The population of Montreal is 1,753,034. This makes it the 2nd largest city in Canada (after Toronto and ahead of Calgary) and the largest city in Quebec.

Until Toronto merged with six surrounding cities in 1998, Montreal was the largest city in Canada.

The population of the wider Montreal metropolitan area is 4,060,692 (2015 data) and the population of the islands of Montreal is 2,006,966 (2016 data).

Montreal is a Francophone city and, for many years, the Montreal metro area was considered to be the world’s second largest French speaking city. Today, however, the Montreal metro ranks fourth, after Kinshasa (DR Congo), Paris (France) and Abidjan (Ivory Coast).

Montreal Metro population

Although the Montreal City population is 1,753,034 (source), the population of the wider Montreal metro area, sometimes also known as Greater Montreal is much larger. In 2015, the latest date for which Statistics Canada has provided demographic information the population was was 4,060,692 in 2015.

More than one in every ten Canadians lives in the Montreal Metropolitan Area (to be precise, 11.3% of Canada’s population).

Information about the 2016 Montreal population is likely to be released in February 2017.

Montreal islands population

The population of the islands of Montreal passed the two million mark for the first time in 2016, to reach a total of 2,006,966 people. (Source: Institut de la statistique du Québec).

Montreal population growth

Montreal suffered three decades of population decline in the late 20th century (its population fell from 1.29 million in 1966 to just 1.02 million in 1996. The decline was caused in part by the separatist sentiment in Quebec, which caused many English speaking people (anglophones) to leave the city.

That decline appeared to be reversed when the city merged with other municipal regions on the island of Montreal. Overnight, the city’s official population jumped to 1.6 million people and has continued to grow steadily since.

Between the 2006 and 2011 censuses, Montreal’s population grew by 1.8%, making it one of the slowest growing cities in Canada.

The table below lists the population of Montreal city and the Montreal metro area at the time of each Canadian census, starting with 1871.

Census Year City Metro area
1871 130,022 174,090
1881 176,263 223,512
1891 254,278 308,169
1901 325,653 393,665
1911 490,504 594,182
1921 618,506 774,330
1931 818,577 1,064,448
1941 903,007 1,192,235
1951 1,021,520 1,539,308
1956 1,109,439 1,745,001
1961 1,201,559 2,110,679
1966 1,293,992 2,570,985
1971 1,214,352 2,743,208
1976 1,080,545 2,802,485
1981 1,018,609 2,862,286
1986 1,015,420 2,921,357
1991 1,017,666 3,127,242
1996 1,016,376 3,326,447
2001 1,039,534 3,426,350
2006 1,620,693 3,635,571
2011 1,649,519 3,824,221

Montreal population density

The city of Montreal covers 365.13 km2. With a population of 1,753,034 in 2016, Montreal’s population density is 4801.12 people per km2.

The Montreal Metropolitan area covers 4,258.31 km2. Its population density in 2015 was 953.59 people per km2.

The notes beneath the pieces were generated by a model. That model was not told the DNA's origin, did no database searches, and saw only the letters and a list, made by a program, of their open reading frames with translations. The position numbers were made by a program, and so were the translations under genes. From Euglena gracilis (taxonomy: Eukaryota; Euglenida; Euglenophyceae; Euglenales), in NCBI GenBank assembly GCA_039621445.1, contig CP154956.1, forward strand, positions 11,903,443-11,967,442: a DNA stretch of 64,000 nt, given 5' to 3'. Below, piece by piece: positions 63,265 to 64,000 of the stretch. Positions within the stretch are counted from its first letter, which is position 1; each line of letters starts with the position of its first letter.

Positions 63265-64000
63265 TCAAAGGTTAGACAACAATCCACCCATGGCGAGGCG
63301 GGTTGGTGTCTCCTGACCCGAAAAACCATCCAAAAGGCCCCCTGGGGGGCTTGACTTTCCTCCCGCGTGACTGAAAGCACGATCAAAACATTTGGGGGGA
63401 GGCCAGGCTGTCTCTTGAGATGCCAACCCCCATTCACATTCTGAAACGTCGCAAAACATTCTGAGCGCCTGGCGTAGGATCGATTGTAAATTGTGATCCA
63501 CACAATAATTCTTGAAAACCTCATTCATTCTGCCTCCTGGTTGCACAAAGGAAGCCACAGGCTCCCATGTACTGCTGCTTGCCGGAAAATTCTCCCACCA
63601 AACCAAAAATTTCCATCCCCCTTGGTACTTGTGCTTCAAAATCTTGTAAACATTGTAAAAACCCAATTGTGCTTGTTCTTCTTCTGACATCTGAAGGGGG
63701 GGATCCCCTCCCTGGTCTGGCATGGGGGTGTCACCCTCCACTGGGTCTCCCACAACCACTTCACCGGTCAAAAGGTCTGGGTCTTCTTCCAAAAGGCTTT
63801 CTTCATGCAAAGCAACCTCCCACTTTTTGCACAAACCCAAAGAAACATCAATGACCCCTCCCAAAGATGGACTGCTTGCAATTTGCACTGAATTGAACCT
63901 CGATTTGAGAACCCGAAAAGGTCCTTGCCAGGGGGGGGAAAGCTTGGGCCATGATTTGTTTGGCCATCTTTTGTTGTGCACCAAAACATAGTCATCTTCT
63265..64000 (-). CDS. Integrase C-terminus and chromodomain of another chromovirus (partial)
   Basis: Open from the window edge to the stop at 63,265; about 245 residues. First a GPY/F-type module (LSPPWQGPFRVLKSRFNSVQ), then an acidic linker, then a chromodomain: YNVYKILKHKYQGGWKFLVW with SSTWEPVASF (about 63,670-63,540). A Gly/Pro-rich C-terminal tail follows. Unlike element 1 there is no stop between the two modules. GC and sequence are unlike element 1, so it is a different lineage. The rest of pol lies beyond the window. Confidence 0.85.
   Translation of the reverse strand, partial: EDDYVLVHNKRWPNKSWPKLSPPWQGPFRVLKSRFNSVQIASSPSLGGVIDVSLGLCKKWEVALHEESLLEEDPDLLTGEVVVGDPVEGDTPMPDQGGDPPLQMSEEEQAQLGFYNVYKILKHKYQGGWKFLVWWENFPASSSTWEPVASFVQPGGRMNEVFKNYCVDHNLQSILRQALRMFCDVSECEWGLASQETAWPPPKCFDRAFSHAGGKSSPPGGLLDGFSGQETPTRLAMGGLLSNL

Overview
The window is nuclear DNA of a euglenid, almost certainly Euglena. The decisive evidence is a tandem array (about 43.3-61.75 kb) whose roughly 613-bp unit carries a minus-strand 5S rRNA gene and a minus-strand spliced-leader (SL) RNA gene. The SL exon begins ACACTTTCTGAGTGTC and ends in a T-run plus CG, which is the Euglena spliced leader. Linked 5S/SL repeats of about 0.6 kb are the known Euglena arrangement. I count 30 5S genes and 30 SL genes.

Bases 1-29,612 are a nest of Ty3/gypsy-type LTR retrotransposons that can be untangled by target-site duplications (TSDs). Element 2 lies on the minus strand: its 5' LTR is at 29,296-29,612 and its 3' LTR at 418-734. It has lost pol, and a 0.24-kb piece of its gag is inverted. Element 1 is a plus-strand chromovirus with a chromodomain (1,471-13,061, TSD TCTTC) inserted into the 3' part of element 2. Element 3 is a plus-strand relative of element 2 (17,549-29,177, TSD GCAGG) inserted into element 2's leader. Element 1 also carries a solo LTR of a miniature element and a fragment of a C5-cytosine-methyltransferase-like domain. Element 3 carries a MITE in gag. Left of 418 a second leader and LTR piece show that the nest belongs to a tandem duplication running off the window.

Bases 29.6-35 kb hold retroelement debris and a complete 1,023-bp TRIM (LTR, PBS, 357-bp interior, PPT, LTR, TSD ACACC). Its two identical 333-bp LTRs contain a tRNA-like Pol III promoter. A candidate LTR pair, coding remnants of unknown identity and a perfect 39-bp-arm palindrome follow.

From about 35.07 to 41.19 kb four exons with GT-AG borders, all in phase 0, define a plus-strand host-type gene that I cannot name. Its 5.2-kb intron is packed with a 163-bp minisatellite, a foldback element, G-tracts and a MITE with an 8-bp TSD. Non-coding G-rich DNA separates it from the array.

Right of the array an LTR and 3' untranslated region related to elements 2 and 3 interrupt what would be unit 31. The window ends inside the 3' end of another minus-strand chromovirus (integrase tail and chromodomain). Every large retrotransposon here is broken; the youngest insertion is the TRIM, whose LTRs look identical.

Montreal languages

French is the most commonly spoken first language in Montreal. The wider Montral Metropolitan area is considered to be the fourth largest French speaking city in the world.

In 2011 70.4% of people in Montreal spoke French at home, 14.0% spoke English at home and 16.6% spoke another language.

French70.4%
English14.0%
Other language16.6%

In recent years, the proportion of people in Montreal who speak either English or French as their first language has been gradually decline. French has declined from 71.2% in 1996 to 70.4% in 2011, and English has declined from 15.4% to 14.0%.

Over the same time period, the proportion of people speaking another language at home has increased, from 13.4% in 1996 to 16.6% in 2011.

The most commonly spoken languages other than French or English are Arabic, Spanish, Italian, Creole, Greek and Chinese.

Language Montreal Canada
French 65.8% 22.0%
English 13.2% 58.6%
Arabic 3.9% 1.1%
Spanish 3.1% 1.3%
Italian 3.1% 1.3%
Creole 1.5% 0.2%
Greek 1.1% 0.4%
Chinese 1.1% 1.3%

Just over half (53.4%) of the population of Montreal are French-English bilingual.

Ethnicity in Montreal

The 2011 Canadian census recorded information on visible minority groups. In Montreal, 20.3% of people reported that they were from a visible minority, which is just above the Canadian average of 19.1%. The largest visible minority groups in Montreal were Black, Arab and Latin American.

A detailed breakdown from 2011 is not available, but in 2006, the largest single population group in Montreal was White (67.7%), followed by Black (9.1%) and Arab (6.4%). The total aboriginal population in Montreal was recorded at 2.5%.

In 2011 there were 846,600 immigrants in Montreal – that’s 22.6% of the city’s population.

Detailed information on ethnic origins is also available from the 2006 census.

Canadian was the most widely reported ethnic origin – by 47% of people in Montreal. Others in the top five were French (26%), Italian (7%), Irish (6%) and English (4%).

Canadian47%
French26%
Italian7%
Irish6%
English4%

Other smaller groups of note are North American Indian (2%) and Québécois (2%).

Religion in Montreal

Because of its French history, Montreal is predominately a Roman Catholic city. Statistics from the 2011 census show 52.8% of people in Montreal are Roman Catholic, 5.9% are Protestant and 3.7% are Orthodox Christian.

Among broader religious groups, 65.8% of the Montreal population is Christian. Other commonly followed religions are Islam (9.6%), Judaism (2.4%), Buddhism (2.0%) and Hinduism (1.4%).

Christian65.8%
Muslim9.6%
Jewish2.4%
Buddhist2.0%
Hindu1.4%

A further 18.4% of Montreal residents have no religious affiliation.